Discovery Communications has agreed with the International Olympic Committee (IOC) to acquire rights for the four Olympic games from 2018-2022. Discovery, which took full control of Eurosport last year, is paying €1.3 billion ($1.5 billion) for exclusive rights across all platforms - including free-to-air TV, pay TV, mobile and broadband - in 50 countries.
The US cable programmer has committed to broadcasting a minimum of 200 hours of the summer games and 100 hours of the winter games on free-to-air TV and will sub-license some rights in European countries.
Historically, European rights to the Olympic Games have sold to the European Broadcasting Union (EBU), the umbrella body of mainly public service broadcasters in Europe. In recent cycles, the IOC has tried to move away from multi-territory agreements to negotiate more lucrative deals at national level.
France TV has already agreed rights for the 2016 and 2020 summer games in France, while the BBC has rights to the UK in the same years. Russia is also excluded from the Discovery deal. In the 2010-2012 period, the IOC reported revenues of $848 million from European broadcast rights out of a global total of $3.85 billion.
As part of the deal, Discovery will partner with the IOC to develop and launch a new Olympic channel across Europe that will showcase Olympic content from IOC’s archives year round.
Discovery, which has operated in Europe for more than 25 years, is already the US channel group with the largest international presence. In 2014, Discovery’s international operations accounted for 50.4% of total revenue, up from 44.4% in 2013. The US group took full control of Eurosport International from TF1 in May 2014. Eurosport reaches a claimed 700 million people across Europe via its linear TV channels, the Eurosport.com website and the Eurosport Player.
According to IHS TV Channel Intelligence, the Eurosport flagship channel was available in 99.5 million European homes at the end of 2014, with its largest markets being Germany (21.6 million), the UK (12.9 million).and Russia (7.4 million).
Discovery's swoop on rights to the Olympics is a clear statement of the US company's commitment to Eurosport. Discovery made an intial investment of $264 million in December 2012, upping its stake to 51% in May last year with a second tranche of $349 million. Although it was expected that Discovery would continue to pursue Eurosport's cautious policy on sports rights investment, the group was reported to have been interested in bidding for Premier League rights in the UK earlier this year and has recently been linked with a joint takeover of Formula One motor racing.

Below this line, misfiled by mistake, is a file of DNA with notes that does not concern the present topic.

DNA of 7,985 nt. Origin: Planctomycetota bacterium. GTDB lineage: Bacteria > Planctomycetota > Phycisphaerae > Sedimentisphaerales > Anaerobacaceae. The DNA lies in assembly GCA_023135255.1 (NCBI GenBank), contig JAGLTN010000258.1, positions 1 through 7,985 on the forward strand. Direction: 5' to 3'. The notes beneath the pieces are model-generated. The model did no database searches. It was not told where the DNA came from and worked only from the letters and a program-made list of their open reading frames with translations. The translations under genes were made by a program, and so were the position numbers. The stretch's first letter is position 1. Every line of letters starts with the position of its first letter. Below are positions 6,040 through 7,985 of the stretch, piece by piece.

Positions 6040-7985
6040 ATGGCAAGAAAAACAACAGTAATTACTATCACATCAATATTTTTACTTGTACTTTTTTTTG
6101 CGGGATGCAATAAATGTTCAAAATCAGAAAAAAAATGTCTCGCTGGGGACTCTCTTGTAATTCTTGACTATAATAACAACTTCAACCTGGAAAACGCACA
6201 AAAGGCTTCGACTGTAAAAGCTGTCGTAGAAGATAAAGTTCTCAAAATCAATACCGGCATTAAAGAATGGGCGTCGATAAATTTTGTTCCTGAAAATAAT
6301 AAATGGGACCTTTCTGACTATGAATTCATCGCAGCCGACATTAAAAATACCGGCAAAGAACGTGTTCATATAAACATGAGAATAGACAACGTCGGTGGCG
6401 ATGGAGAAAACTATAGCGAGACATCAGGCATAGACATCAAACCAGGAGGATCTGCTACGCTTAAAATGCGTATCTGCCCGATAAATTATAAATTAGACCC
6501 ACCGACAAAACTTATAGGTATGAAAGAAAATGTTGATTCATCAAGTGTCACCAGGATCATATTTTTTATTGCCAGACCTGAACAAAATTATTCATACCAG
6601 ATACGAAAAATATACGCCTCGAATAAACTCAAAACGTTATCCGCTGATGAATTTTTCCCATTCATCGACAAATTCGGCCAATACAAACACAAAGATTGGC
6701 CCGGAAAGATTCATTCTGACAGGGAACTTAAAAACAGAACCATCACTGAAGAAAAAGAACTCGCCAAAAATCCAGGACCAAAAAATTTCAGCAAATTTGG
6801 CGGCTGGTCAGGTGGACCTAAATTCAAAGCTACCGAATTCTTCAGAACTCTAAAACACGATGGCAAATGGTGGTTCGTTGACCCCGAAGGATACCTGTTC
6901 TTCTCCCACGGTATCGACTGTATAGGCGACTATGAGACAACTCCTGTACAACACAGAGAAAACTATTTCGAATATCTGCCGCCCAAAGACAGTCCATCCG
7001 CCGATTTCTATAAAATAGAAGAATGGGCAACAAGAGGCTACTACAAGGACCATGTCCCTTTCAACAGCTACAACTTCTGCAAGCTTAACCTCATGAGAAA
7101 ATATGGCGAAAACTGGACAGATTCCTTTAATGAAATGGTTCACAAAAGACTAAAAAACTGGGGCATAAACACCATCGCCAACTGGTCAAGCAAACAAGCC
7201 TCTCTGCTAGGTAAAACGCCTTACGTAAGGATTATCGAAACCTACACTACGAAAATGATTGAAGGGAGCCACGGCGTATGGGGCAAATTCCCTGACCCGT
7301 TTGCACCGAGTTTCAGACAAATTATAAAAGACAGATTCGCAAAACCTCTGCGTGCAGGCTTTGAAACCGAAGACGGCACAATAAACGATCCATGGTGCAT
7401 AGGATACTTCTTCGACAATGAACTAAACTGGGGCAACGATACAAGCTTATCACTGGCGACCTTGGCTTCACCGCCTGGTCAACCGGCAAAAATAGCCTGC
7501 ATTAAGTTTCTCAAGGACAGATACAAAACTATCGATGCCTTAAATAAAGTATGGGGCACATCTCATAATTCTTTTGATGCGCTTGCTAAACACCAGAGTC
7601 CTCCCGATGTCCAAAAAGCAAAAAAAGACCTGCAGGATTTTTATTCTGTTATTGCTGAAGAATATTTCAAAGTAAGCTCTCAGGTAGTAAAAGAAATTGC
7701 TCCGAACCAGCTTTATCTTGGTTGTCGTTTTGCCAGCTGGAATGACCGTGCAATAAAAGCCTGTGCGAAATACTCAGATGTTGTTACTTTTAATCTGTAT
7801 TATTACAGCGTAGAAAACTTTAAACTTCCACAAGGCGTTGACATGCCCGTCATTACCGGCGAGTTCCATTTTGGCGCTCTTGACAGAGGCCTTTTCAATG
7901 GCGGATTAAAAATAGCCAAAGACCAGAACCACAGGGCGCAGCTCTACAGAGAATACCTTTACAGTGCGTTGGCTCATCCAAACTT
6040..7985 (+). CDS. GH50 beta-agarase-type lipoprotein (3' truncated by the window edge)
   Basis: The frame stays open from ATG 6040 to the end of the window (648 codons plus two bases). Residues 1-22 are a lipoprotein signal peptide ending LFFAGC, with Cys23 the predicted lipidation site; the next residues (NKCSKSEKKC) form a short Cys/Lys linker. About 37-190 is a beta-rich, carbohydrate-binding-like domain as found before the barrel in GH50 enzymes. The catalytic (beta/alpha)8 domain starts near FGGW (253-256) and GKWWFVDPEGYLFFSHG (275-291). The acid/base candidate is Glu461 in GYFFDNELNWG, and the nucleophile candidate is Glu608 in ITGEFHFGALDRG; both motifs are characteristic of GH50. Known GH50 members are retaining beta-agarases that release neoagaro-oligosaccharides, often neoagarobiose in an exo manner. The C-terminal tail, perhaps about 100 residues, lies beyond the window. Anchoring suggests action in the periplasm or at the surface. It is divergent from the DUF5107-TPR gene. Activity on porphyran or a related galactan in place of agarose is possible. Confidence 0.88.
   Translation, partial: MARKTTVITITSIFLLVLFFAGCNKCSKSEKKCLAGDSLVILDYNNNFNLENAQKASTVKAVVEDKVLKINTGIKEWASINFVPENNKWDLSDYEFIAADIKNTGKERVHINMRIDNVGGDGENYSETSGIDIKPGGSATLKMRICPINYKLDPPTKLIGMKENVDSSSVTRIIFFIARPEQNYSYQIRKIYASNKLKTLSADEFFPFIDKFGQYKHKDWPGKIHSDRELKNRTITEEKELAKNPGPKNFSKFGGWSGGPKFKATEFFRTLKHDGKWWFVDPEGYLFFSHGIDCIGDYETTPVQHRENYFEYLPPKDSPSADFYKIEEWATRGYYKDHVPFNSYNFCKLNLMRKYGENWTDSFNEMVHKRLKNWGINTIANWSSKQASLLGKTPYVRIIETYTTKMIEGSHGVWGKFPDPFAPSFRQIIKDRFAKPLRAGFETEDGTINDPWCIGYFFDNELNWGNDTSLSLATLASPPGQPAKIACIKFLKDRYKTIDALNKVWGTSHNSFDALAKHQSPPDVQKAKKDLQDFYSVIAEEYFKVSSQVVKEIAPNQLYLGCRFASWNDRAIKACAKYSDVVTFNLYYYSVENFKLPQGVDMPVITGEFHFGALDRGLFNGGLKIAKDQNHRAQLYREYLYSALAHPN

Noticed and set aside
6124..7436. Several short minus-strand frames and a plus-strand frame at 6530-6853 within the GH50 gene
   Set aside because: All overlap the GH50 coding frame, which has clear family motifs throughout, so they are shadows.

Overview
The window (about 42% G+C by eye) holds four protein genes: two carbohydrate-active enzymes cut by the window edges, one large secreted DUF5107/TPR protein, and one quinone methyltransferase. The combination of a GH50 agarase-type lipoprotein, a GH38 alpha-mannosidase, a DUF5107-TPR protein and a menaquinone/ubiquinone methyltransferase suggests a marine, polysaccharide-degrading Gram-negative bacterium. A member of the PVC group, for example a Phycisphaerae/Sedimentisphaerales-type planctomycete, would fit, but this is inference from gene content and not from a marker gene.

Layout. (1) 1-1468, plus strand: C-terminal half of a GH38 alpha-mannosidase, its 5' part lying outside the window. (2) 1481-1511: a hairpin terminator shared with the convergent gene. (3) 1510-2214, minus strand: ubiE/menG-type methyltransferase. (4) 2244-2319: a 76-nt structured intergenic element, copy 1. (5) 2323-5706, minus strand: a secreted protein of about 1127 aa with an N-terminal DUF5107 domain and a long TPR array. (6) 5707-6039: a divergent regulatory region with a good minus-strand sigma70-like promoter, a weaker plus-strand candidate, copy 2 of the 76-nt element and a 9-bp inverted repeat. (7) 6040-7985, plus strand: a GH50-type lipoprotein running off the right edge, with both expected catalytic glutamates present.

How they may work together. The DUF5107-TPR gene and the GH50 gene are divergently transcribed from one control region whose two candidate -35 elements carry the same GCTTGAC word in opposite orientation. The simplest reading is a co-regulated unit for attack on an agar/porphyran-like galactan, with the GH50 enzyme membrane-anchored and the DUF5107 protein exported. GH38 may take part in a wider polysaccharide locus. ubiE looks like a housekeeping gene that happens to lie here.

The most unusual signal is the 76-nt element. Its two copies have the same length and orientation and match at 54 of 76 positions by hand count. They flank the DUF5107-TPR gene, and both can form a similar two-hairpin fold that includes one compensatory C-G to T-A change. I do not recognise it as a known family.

The long-term commitment to the Olympics - described by the IOC as a 'partnership' - is probably a better fit given that Eurosport has often aired the summer and winter games in the past thanks to its output deal arrangement with the EBU. Its typical output also features Olympic sports like track and field athletics, cycling and winter sports prominently. By agreeing to sublicense rights to free-to-air channels, Discovery will guarantee that the IOC will meet its goal of bringing the event to the widest possible audience. The US group owns free-to-air channels itself in several countries, including the SBS Nordic family, the former Switchover Media channels in Italy and DMAX in Germany and the UK.
The addition of the Olympics will give Discovery more leverage 8in negotiating carriage deals. As demonstrated domestically by the advantages that TNT and TBS give Turner Networks thanks to their affiliations with the NBA and NCAA, it is plausible that the inclusion of Olympic content will have the knock-on effect of driving up carriage fee revenue for Discovery’s suite of channels.
Discovery is making the same move that NBC did in the USA, locking up the Olympics for years to come. The move will generate significant amounts of cash for the company in years to come, as well as provide future disruptions to EBU members like the BBC and France Television which will have to negotiate with Discovery when their current contracts expire.
Another factor might be the output deal with the EBU. Unlike TF1, Discovery is not a member of the EBU and therefore its future access to events acquired by EBU members could have been in doubt.By locking in European rights to the Games many years in advance, Discovery will give itself a strong hand in negotiations with EBU members over continuing its access to this plentiful source of sports coverage.